• [0020]
    The “wave transform” method consists in transposing into the force/velocity space the theory of passive quadripoles with pure time-delay which is well known for electrical voltage/current parameters. This theory is used to calculate incident and reflected electrical waves as a function of the characteristic impedance of the line. Transmission of the electrical signal is optimized if this line is terminated with the same characteristic impedance.
  • [0021]
    Ohm's law U=Z*I is transposed in mechanical space into the law F=viscosity*velocity and the “wave transform” method consists in adapting a virtual pure time-delay line by assigning it a characteristic impedance (in reality a viscosity) which is that of the remote-controlled robot. The signal is transmitted in the form of its Z transform, S(z)=Σ(s(t)*e(2i*πn*T)) where T is the fixed time-delay of the network. The greater the time-delay introduced by the network, the greater the artificial viscosity that must be added to the line in order to stabilize the distributed mechanical simulation of the fine movement in a closed loop and in the network.
  • [0022]
    The movement sensation is undoubtedly distorted, but transmission of the useful signal is optimized. This method was published following the Fourth Users Group Workshop (PUG99).
  • [0023]
    The “wave transform” method requires a synchronous network, i.e. a network with a fixed known time-delay, for example an ISDN. It is based on the Z representation of sampled discrete signals whose period is equal to that of this known fixed time-delay of the network.
  • [0024]
    It is therefore inapplicable to message-based asynchronous networks of the Internet, ATM or UMTS type, which are characterized by a variable transmission time-delay and a rejection if the message is lost or takes too long to cross the network.
  • [0025]
    The problem of excessively fast timing of force feedback systems is exacerbated on these asynchronous networks, for which:
  • [0026]
    messages can be lost, rejected or fail to arrive if the acknowledgement is delayed for too long (TCP/IP),
  • [0027]
    messages which reach the correct destination take a variable time to cross the network,
  • [0028]
    they do not necessarily arrive in the order in which they were sent,
  • [0029]
    there is no common clock for the two machines accurate to within one millisecond.
  • [0030]
    The invention proposes to overcome the drawbacks of the prior art systems.
  • [0031]
    The invention proposes the remote reconstruction of a local surface in order to be able to calculate a reference point in a short time-period.
  • [0032]
    The invention especially proposes a control system for a remotely located feedback element capable of operating with data transmission on synchronous or asynchronous networks with a known or indeterminate time-delay.
  • [0033]
    The method for remote reconstruction of a surface, according to one aspect of the invention, comprises the following steps:
  • [0034]
    a local system sends information on the position of a mobile element of said local system to a remote system, the mobile element of the local system replicating the position of the mobile element of the remote system, the remote system comprising a remote model of the surface,
  • [0035]
    a remote operator displaces the mobile element of the remote system, and when the mobile element of the local system comes into contact with said surface, said remote model is modified for each point of contact between the mobile element of the local system and said surface so that the remote model approximates said surface. Thus, a calibration is carried out which means that the remote model accurately simulates the local surface.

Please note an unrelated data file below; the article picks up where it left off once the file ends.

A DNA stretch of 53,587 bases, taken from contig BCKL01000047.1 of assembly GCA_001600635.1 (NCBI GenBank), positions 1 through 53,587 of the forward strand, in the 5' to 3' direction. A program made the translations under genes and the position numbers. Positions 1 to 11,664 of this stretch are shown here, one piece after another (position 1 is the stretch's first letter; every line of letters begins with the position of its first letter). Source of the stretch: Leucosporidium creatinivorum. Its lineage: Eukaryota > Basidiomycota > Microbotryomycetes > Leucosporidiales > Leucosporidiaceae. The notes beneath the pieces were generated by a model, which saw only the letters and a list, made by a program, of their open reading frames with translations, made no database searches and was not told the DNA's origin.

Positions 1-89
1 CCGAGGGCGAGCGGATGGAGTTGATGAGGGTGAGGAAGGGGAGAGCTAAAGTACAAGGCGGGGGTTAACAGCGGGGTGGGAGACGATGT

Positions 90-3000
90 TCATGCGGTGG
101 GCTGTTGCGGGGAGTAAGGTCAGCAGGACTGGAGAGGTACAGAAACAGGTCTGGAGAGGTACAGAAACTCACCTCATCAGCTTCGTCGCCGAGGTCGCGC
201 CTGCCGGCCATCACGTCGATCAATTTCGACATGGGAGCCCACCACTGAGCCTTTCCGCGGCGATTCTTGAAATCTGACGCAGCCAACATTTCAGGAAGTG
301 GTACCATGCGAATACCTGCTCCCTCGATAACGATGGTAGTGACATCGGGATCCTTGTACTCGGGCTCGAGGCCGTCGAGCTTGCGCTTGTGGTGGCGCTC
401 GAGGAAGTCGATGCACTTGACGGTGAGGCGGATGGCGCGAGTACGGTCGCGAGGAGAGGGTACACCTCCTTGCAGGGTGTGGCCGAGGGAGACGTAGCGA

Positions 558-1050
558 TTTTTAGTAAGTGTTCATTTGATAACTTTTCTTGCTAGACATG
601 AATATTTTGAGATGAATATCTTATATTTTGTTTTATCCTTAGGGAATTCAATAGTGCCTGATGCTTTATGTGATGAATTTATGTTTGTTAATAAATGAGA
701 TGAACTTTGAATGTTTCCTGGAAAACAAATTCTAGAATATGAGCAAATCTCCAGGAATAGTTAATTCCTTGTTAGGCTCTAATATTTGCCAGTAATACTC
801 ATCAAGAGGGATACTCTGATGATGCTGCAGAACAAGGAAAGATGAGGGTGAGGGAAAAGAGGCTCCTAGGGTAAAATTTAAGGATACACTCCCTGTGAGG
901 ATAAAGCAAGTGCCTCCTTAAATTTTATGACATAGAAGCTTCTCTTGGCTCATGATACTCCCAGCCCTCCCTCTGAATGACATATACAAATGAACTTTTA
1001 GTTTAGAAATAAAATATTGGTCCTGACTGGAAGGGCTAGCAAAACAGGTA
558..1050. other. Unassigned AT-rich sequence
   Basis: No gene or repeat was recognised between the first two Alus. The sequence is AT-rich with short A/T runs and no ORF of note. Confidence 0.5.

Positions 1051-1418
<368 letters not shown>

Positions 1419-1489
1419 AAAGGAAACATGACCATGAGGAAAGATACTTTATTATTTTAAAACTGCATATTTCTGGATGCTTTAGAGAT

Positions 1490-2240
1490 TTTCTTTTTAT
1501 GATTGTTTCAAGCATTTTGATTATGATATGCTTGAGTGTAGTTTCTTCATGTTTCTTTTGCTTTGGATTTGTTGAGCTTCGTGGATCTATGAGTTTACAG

• [0036]
    In one embodiment of the invention, the remote model is initially a meshed flat surface. The remote model may initially be a flat assembly of contiguous triangular elements.
  • [0037]
    In one embodiment of the invention, the remote model overall approximates said surface along a translational movement normal to a portion of said surface normal to a portion of the remote model, up to a first point of contact of the mobile element of the local system with said surface.
  • [0038]
    The coordinates of said first point of contact may be predetermined along two axes of a three-dimensional coordinate system, leaving only the coordinate along a third axis of said three-dimensional coordinate system to be determined.
  • [0039]
    In one embodiment of the invention, a point of contact is a point in space common to the mobile element of the local system and to said surface and such that the mobile element of the local system exerts a predetermined force on said surface. Generally, said force will be normal to said surface.
  • [0040]
    Advantageously, the remote model comprises a plurality of nodes, one node approximates said surface by translation along an axis. The axis of translation may be parallel to said third axis. Alternatively, a node may approximate said surface by rotation about an adjacent node with conservation of the distance between said two nodes.
  • [0041]
    In one embodiment of the invention, the reaction force exerted by said surface on the mobile element of the local system is replicated by the mobile element of the remote system so that the operator experiences said reaction forces and is able to apprehend said surface.
  • [0042]
    Advantageously, during an initialization phase, the mobile element of the remote system replicates the position of the mobile element of the local system.
  • [0043]
    In one embodiment of the invention, the mobile element of the remote system exerts a braking force when the mobile element of the local system is displaced toward said surface in a part of the space contained between the model and said surface. Thus the operator experiences said braking force and may apprehend said model.